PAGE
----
Early 1990s Broadway Nostalgia: When Theatre Was a Different Place

Early 1990s Broadway Nostalgia: When Theatre Was a Different Place

I remember being in college in the early 1990s and bussing into NYC from SUNY Cortland to see Broadway shows. The early 1990s was an exciting time on Broadway. This was just around the time that Times Square started to shift from a place of dilapidated XXX movie houses interspersed with the occasional Broadway show, the classy theatre havens looking glaringly out of place amid the seediness, hustlers and hookers. It was a glorious place.  

 Times Square, 1990

Times Square, 1990

Sunset Boulevard, the new Andrew Lloyd Webber musical opened in the early 1990s, after much controversy in its casting. Starring the legendary Tony-winner Glenn Close, we were just as excited to see the parade of divas that would succeed her (Betty Buckley was a thrilling choice). How eagerly we waited for Norma Desmond to slink like a spider down that grand staircase and sing diva-worthy songs like "With One Look" and "As If We Never Said Goodbye" while waiting for her close-up. Glenn Close won a Tony for that performance and we all rushed to make sure we saw her since we knew there would never be another opportunity.

Also running at the time was Andrew Lloyd Webber's The Phantom of the Opera, already a big hit and sure to run to at least the end of the decade. Based on Gaston Leroux’s classic horror tale about a spectral presence living inside (yup, you guessed it) and opera house who becomes fixated with an ingénue, people in the early 90s were intrigued by its lush, romantic score, the pageantry in Harold Prince’s staging, and the amusement park caliber spectacle. The chandelier dropped eight-times a week and those of us in college were learning "Wishing You Were Somehow Here Again" and "The Music of the Night" for our voice classes and summer stock auditions. 

Of course, the early 1990s also held the excitement of Miss Saigon, from the writers of Les Misérables (we haven't seen that show in a while), breezing-in from across the Atlantic in the form of a prop helicopter to dazzle us. Performances by Lea Salonga and Jonathan Pryce were the most talked-about of the decade, both winning Tony Awards for their efforts. Songs like "The American Dream", "The Last Night of the World", “I Still Believe” and “Bui Doi” were on our tongues and we all were transported back to a time where an unwinnable war was claiming the lives of too many of our service men.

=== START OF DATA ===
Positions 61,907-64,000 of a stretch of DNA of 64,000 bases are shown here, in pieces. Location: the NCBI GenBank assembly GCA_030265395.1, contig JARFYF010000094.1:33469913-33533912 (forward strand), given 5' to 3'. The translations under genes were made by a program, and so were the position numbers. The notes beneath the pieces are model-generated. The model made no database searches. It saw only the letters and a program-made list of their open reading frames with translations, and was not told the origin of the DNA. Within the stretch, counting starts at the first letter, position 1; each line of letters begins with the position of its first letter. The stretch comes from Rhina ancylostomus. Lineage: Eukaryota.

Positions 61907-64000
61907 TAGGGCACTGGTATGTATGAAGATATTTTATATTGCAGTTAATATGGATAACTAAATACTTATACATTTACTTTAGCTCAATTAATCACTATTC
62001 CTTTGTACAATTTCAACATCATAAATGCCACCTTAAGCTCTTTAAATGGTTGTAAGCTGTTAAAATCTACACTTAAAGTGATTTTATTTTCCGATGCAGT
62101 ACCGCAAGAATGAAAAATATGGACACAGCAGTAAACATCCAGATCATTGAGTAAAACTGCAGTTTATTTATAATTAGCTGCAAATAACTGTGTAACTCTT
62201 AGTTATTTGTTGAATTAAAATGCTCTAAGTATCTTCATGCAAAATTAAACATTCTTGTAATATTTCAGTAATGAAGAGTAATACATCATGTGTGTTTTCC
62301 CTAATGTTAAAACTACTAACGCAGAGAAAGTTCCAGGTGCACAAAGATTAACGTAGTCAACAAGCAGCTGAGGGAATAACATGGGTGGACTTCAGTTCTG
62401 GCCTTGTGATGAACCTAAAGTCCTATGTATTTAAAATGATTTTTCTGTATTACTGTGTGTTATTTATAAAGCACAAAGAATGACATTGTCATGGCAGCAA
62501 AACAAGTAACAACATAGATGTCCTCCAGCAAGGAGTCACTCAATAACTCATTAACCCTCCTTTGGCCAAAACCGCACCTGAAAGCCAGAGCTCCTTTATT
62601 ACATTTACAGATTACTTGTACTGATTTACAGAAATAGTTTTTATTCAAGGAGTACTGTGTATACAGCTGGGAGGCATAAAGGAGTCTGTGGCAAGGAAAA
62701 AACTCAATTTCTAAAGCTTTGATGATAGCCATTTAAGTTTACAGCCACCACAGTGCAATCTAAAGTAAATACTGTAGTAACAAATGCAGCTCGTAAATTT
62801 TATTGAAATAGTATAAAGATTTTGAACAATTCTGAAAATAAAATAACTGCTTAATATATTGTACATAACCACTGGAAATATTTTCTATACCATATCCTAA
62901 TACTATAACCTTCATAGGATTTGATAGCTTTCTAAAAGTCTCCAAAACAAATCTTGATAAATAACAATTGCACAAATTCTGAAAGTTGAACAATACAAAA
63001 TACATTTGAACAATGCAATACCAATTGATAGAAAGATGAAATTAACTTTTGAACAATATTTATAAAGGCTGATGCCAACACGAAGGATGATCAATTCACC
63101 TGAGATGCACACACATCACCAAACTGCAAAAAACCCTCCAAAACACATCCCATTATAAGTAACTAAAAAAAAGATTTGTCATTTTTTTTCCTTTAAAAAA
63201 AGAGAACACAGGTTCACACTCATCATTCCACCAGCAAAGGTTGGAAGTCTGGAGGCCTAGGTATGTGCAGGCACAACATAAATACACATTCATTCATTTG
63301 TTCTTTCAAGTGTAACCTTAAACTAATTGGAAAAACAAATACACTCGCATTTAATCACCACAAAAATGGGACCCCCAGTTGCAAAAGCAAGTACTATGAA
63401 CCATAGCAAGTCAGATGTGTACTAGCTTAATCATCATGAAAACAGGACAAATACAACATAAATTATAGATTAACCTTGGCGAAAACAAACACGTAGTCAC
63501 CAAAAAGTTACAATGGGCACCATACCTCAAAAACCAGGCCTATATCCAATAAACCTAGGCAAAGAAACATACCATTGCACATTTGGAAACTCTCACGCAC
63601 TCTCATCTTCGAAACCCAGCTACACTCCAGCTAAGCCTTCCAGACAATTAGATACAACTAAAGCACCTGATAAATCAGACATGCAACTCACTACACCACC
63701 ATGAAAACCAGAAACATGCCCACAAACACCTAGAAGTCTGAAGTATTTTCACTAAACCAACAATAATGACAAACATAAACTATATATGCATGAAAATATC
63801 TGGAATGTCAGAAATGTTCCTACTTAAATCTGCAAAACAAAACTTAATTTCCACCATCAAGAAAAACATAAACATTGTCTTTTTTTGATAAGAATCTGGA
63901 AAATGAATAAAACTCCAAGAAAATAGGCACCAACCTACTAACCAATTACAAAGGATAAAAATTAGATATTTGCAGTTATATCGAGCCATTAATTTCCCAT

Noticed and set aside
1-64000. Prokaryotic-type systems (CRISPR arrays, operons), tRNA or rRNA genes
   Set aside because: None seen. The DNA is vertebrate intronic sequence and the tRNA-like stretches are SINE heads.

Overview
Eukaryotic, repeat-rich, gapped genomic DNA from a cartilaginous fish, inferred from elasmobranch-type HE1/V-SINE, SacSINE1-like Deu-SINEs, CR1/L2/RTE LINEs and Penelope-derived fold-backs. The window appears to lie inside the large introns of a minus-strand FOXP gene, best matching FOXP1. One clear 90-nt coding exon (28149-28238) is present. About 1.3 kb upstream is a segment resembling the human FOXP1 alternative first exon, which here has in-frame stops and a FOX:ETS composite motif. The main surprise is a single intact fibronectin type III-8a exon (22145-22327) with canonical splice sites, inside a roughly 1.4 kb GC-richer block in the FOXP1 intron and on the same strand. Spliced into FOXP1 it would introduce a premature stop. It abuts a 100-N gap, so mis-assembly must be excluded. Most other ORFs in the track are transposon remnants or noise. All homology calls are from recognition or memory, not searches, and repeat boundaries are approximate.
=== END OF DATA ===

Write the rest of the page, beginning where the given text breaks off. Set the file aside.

In the 1990s there was another long-running show that had been dazzling audiences at the Winter Garden Theatre since the early 1980s. The show was a tourist Mecca for anyone who wanted to have the New York experience, and anyone who thought it was a great idea for felines tossing and dance. Cats (another Andrew Lloyd Webber phenomenon), is the property to which I am referring. We all knew it would eventually wear out its welcome and disappear forever and become a distant "memory". I mean, really, how was a musical about kitty cats trying to get to heaven going to stand the test of time.

The first-half of the 90s brought us productions of the musicals Falsettos, The Secret Garden and Once on this Island, titles that have all but disappeared from the face of musical theatre. How I wish we could have a revival of one of these titles, even for a limited engagement.

Also, in the early 1990s, we were excited to see the new Disney film Beauty and the Beast, that would, a few years later, get turned into a hit Broadway musical. Based on the classic fairy tale of the same name, we reveled in its musical theatre-style score including "Be Our Guest", "Belle" and the title song. People thought an animated film couldn't be turned into a live-action stage show, but Disney showed them wrong, opening the door for a string of family-friendly musicals on Broadway.

I hope you’ve enjoyed this trip down memory lane. How I miss that 90's landscape of Broadway. It is sad how things change and new musicals wash away the memory of the old. One can only hope that we can someday relive that exciting time in theatre and perhaps, if we are lucky, we can traverse Shubert Alley and see a marquee for Miss Saigon, Sunset Boulevard, or even Cats.  

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